In Memory

Dick Hatton - Class Of 1951

Dick Hatton

Richard Hatton died peacefully on Aug. 9, 2007, with his family at his side. Despite a lengthy battle with cancer, Dick exuded love, courage and constant optimism.

Dick was born on Nov. 23, 1932, in Camden, Ind., to Harry Paul Hatton and Ruth Friday Hatton. He grew up in Delphi, Ind., where he was permanently instilled with small-town, Midwestern American ideals and virtues. In high school, he lettered for four years in basketball, football and track and graduated with many awards and honors.

At the age of 6, Dick was hospitalized with an undiagnosed illness. After an elderly visiting doctor identified typhoid fever, Dick decided he would be a physician. In 1958, he fulfilled his boyhood dream, graduating from Indiana University School of Medicine and then interning at Harbor General Hospital in Torrance. Dick was a member of the first class of the Flight Surgeons School, San Antonio Air Base, Texas, and subsequently served as a doctor with the rank of captain in the United States Air Force in Yokota, Japan, for two years. After the service, Dick completed his residency in radiology at Herman Hospital and M.D. Anderson Hospital in Houston, Texas.

In 1965, he joined the Radiology Medical Group of Napa and in 1978 served as chief of staff for Queen of the Valley Hospital. Dick was the third radiologist in Napa and saw the field grow from a newer specialty with films developed in darkrooms to a computerized, high-tech endeavor with MRIs and PET scans. He was very proud of the radiology department at the Queen, his fellow radiologists and the entire staff. Dick always encouraged staff members to achieve their highest potential. For example, a file clerk in the department credited him with providing advice and inspiration to continue her studies and become a registered nurse. Dick loved his profession and looked forward to the challenges that every new day would bring. He retired in 1999, having practiced medicine for 35 years. He exemplified compassion and generosity and earned the respect of all who knew him. He was known for his sense of humor, his unceasing politeness and honesty. In short, Dick was a true gentleman.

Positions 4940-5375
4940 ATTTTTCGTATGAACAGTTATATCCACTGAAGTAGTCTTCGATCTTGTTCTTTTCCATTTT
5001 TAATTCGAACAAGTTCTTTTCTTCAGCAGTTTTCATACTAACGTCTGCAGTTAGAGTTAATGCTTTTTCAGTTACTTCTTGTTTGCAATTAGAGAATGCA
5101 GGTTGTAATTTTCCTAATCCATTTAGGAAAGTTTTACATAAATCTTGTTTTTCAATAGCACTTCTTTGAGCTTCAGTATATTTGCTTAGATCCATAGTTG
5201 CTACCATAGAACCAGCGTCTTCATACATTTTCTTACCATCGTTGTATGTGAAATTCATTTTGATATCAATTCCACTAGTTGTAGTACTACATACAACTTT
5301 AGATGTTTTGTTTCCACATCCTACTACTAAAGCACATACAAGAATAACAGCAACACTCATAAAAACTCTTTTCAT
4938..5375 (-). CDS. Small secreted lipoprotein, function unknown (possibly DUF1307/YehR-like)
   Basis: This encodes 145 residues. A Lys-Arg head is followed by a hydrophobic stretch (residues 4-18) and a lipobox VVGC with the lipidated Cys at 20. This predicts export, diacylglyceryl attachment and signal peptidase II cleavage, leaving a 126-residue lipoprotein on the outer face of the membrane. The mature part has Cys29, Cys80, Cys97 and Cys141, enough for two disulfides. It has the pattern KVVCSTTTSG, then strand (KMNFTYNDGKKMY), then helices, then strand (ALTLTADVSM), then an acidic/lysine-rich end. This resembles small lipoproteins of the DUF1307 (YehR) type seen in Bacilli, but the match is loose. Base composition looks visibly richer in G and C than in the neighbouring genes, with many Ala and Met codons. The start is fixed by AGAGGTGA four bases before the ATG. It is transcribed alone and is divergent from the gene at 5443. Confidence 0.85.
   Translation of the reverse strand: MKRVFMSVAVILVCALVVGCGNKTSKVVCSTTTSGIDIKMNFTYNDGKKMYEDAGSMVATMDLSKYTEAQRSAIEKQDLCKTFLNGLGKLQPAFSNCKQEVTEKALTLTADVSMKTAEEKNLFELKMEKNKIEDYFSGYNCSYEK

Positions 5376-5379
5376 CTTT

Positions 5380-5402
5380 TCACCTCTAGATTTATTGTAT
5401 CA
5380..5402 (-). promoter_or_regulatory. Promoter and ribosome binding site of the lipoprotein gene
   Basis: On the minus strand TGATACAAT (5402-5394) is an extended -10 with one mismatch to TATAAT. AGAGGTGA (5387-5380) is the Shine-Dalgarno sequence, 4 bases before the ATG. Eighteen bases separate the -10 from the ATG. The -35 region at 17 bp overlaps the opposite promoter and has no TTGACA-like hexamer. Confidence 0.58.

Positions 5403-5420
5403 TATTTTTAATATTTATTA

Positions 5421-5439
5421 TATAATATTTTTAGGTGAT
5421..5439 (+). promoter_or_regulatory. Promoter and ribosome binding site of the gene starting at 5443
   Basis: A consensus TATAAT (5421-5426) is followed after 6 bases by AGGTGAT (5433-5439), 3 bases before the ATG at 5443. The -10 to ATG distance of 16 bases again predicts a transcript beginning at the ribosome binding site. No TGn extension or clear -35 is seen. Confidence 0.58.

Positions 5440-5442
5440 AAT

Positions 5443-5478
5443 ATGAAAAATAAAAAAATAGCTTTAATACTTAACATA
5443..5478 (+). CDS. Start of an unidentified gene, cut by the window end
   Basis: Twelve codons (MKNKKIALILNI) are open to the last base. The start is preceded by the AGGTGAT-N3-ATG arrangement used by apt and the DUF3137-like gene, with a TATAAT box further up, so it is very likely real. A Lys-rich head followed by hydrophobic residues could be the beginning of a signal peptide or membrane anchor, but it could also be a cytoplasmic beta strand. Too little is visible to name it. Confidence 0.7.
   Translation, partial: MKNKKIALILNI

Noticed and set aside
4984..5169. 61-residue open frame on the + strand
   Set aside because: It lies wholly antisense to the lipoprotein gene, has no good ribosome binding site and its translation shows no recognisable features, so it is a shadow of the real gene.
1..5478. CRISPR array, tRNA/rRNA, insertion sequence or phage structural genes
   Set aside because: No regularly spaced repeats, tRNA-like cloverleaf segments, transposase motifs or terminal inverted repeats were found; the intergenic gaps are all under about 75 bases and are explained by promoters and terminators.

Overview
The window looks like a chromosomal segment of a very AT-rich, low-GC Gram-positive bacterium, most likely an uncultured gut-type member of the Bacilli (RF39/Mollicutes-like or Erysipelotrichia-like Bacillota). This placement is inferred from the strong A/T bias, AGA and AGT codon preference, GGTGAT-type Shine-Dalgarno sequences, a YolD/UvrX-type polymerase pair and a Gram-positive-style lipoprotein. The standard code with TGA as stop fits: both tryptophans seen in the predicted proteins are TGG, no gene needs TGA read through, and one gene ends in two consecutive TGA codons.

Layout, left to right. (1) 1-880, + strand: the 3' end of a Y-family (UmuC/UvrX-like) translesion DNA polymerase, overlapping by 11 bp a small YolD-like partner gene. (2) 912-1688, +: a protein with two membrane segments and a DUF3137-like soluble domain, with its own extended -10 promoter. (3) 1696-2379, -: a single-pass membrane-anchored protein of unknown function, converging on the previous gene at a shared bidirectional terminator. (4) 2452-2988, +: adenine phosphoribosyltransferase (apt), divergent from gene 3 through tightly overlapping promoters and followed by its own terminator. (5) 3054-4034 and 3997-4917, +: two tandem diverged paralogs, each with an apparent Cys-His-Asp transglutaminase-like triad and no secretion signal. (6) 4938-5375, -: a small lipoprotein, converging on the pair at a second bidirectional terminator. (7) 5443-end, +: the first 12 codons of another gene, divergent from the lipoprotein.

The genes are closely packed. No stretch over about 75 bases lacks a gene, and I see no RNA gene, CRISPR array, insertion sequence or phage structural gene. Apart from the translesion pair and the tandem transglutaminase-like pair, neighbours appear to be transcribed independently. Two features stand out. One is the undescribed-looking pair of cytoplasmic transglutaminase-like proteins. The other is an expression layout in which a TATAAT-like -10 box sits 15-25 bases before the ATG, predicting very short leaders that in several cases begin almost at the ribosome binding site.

The love of his life and best friend was Jo-an, his wife of 45 years. They enjoyed traveling together, especially if it included fly fishing. Many of their trips were of the more adventurous type. While many couples traveled to cities like Paris and London, their first trip to Europe was hiking from hut to hut in the Alps. They also trekked through Nepal for a month, highlighted by Dick’s long hike to Everest Base Camp.

Dick’s greatest diversion was fly fishing, especially throughout the western states that he enjoyed so much. A lover of wilderness, he was never happier than in the Yellowstone backcountry or fishing a mountain stream in Montana. Fly fishing also took him to other areas of the world, including Alaska, Argentina, Canada, Chile, Costa Rica and New Zealand. Dick enjoyed sharing his fly fishing skills with others and taught his sons and friends the art, as well as young strangers he encountered in his travels who expressed an interest in learning. He was also a skier, tennis player and backpacker. He balanced active outdoor sports with a love of music and not only played classical guitar, but was an amateur songwriter.

Besides his wife, Jo-an, Dick is survived by his son, David Kemp Hatton; David’s wife Karyn; granddaughter Davis Carson Hatton, whom Dick called “my treasure”; son Daniel Wade Hatton; brother Douglas Hatton; sister-in-law Jan; nephew Steven and niece Jill.

A private family service will be held to be followed by a celebration of Dick’s life at a later date.